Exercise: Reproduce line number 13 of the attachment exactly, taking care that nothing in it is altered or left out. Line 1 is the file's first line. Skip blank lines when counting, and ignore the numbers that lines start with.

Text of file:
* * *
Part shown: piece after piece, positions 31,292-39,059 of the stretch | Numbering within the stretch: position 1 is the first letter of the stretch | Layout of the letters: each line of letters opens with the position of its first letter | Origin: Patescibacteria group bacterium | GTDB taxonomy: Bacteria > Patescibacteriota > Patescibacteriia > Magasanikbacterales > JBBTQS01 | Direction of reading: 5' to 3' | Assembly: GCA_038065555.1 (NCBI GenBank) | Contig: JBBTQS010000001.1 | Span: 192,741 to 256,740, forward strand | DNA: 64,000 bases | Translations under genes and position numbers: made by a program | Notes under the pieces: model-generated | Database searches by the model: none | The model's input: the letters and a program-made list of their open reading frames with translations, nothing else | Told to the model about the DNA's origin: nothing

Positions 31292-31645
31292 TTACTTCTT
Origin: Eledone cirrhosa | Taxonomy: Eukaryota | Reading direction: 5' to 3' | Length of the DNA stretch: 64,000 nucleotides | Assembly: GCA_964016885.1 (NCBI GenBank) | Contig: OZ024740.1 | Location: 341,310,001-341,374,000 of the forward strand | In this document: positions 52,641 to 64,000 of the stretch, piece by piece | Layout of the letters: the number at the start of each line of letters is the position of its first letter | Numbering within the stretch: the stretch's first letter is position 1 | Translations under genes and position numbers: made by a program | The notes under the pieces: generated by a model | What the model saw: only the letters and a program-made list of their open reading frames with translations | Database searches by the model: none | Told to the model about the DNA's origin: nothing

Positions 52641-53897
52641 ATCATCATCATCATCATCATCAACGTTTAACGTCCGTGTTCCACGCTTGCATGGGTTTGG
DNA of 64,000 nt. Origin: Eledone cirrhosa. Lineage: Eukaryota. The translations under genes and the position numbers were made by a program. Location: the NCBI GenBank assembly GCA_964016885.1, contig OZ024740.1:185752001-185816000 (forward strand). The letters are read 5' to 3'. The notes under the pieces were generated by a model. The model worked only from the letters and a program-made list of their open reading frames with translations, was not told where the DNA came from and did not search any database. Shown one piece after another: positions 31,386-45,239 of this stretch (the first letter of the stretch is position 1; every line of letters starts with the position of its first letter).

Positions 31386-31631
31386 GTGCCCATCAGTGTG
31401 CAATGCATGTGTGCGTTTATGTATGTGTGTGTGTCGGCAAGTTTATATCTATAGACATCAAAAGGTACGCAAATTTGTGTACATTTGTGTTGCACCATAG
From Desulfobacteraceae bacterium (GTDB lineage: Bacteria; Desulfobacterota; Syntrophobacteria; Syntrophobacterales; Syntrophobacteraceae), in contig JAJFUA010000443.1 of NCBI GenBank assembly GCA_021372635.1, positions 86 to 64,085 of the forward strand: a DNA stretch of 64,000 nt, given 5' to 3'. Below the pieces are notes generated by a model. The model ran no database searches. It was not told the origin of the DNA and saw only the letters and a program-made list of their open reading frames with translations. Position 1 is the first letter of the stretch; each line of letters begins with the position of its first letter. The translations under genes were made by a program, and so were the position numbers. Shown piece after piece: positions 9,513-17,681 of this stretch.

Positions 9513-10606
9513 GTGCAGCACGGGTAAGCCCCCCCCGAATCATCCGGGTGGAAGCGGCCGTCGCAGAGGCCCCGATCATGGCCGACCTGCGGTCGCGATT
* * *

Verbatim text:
9513 GTGCAGCACGGGTAAGCCCCCCCCGAATCATCCGGGTGGAAGCGGCCGTCGCAGAGGCCCCGATCATGGCCGACCTGCGGTCGCGATT